In view of the persistent fever in this elderly female, abdominal imaging was ordered to look for evidence of an occult focus of infection versus occult abdominal malignancy. A CT scan showed a hypodense lesion in the right lobe of the liver (Fig. 1) and colonic diverticulosis with no evidence of biliary ductal dilation or acute diverticulitis. Further characterization with ultrasound showed a complex solid and cystic mass with an appearance most characteristic of a liver abscess (Fig. 2) There was normal flow in the portal and hepatic vasculature.
The patient underwent ultrasound-guided percutaneous drainage of the abscess. Blood culture and pus drained from the liver abscess eventually grew Fusobacterium nucleatum (Fig. 3).

Figure 1 (click to enlarge)

Figure 2 (click to enlarge)

Figure 3 (click to enlarge)

Figure 1. A rounded 5.8×5 cm hypodense lesion with a thick surrounding rim in the posterior segment of the right lobe of the liver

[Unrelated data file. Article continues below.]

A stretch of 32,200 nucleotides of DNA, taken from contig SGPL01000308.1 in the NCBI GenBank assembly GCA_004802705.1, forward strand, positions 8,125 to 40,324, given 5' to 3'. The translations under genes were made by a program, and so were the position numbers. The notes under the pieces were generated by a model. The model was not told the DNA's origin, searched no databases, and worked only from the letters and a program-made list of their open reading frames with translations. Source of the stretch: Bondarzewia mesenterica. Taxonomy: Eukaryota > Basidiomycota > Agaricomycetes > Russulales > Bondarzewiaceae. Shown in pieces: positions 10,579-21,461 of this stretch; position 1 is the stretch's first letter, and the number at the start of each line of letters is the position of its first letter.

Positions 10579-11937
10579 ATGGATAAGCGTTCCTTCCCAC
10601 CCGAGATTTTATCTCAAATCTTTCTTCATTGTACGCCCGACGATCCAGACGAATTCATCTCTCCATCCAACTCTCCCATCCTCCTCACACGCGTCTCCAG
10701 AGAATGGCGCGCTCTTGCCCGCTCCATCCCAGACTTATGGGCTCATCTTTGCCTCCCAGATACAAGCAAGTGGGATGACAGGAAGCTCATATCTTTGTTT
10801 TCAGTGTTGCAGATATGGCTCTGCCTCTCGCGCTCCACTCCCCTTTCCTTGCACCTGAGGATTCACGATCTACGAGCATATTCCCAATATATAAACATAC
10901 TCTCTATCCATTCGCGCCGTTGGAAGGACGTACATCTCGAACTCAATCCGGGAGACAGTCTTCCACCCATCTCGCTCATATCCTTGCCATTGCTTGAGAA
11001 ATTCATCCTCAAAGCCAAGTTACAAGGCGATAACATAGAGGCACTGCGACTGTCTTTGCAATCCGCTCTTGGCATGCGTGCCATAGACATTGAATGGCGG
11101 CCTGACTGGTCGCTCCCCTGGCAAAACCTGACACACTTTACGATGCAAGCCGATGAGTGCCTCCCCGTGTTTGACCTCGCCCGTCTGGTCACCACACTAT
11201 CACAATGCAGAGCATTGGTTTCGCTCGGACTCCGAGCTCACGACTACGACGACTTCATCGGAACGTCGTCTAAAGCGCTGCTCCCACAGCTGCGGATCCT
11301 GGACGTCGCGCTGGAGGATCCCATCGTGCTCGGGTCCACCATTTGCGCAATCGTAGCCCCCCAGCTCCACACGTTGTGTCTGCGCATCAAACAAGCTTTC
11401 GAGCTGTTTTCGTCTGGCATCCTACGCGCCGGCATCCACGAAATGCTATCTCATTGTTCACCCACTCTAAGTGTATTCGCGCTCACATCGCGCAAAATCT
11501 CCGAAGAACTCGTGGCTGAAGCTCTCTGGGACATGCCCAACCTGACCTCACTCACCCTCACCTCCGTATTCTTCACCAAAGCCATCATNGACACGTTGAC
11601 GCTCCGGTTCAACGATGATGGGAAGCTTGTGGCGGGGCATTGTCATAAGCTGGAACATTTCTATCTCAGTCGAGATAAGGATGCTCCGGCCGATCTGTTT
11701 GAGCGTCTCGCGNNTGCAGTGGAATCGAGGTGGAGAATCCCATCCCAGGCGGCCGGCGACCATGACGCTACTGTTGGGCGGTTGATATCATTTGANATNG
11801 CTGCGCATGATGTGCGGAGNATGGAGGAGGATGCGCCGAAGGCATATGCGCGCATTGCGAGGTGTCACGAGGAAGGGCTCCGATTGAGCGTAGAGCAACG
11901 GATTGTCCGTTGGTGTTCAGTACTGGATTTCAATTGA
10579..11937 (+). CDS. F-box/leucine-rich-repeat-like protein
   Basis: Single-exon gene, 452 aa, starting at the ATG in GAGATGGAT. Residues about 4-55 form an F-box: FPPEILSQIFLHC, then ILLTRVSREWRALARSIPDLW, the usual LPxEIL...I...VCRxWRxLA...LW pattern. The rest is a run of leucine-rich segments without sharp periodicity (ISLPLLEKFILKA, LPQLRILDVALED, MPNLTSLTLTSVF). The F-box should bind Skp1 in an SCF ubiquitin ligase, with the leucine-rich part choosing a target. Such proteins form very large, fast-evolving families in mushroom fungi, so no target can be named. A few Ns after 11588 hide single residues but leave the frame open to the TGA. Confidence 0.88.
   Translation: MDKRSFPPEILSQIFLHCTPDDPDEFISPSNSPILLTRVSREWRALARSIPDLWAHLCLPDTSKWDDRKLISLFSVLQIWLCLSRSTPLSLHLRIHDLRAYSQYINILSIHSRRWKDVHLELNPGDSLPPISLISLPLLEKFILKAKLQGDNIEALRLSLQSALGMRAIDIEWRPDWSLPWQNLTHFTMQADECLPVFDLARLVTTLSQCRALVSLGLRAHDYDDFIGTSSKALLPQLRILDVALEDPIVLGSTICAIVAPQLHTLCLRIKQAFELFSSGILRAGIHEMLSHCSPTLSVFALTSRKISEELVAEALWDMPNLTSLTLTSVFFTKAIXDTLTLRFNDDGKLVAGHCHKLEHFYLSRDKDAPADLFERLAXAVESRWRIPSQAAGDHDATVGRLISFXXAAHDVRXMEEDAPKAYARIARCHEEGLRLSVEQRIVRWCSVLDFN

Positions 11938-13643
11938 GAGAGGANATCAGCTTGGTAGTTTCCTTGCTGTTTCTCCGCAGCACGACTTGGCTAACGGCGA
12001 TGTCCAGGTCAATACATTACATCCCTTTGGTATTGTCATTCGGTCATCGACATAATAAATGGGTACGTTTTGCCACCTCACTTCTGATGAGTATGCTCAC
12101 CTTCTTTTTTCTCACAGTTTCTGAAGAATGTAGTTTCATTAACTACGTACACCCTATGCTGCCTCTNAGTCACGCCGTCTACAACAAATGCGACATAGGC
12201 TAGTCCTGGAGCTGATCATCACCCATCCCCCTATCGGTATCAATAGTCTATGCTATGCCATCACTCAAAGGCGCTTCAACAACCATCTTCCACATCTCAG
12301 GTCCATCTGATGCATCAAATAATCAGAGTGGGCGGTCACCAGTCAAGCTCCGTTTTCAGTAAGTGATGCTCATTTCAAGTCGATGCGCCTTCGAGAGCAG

Figure 2. A complex isoechoic lesion with few cystic foci, no internal vascularity and mild peripheral vascularity located in the peripheral posterior hepatic lobe corresponding with the mass identified on CT
Figure 3. Spindle-shaped Gram-negative rods

The patient had negative HIV and hepatitis testing and there was no evidence of valvular vegetation on a transthoracic echocardiogram. A review of her history showed no risk factors for parasitic infection with agents such as Strongyloides.
Based on the culture which was positive for Fusobacterium and negative for β-lactamase, the antibiotics were de-escalated to oral amoxicillin (500 mg every 8 hours) to complete a total 4-week course. The patient was discharged with the drain in situ and provided with instructions and suppliers for appropriate drain care. She underwent drain removal 9 days post-discharge, after an abscessogram demonstrated resolution of the abscess and the drain output was noted to be less than 10 cc over 24 hours.
The patient also followed up for repeat blood cultures 1 week after completion of the antibiotic course to document clearance of the bacteraemia. She was counselled to undergo a formal dental evaluation and a colonoscopy procedure as an outpatient, since these assessments could perhaps identify the possible source of development of Fusobacterium bacteraemia.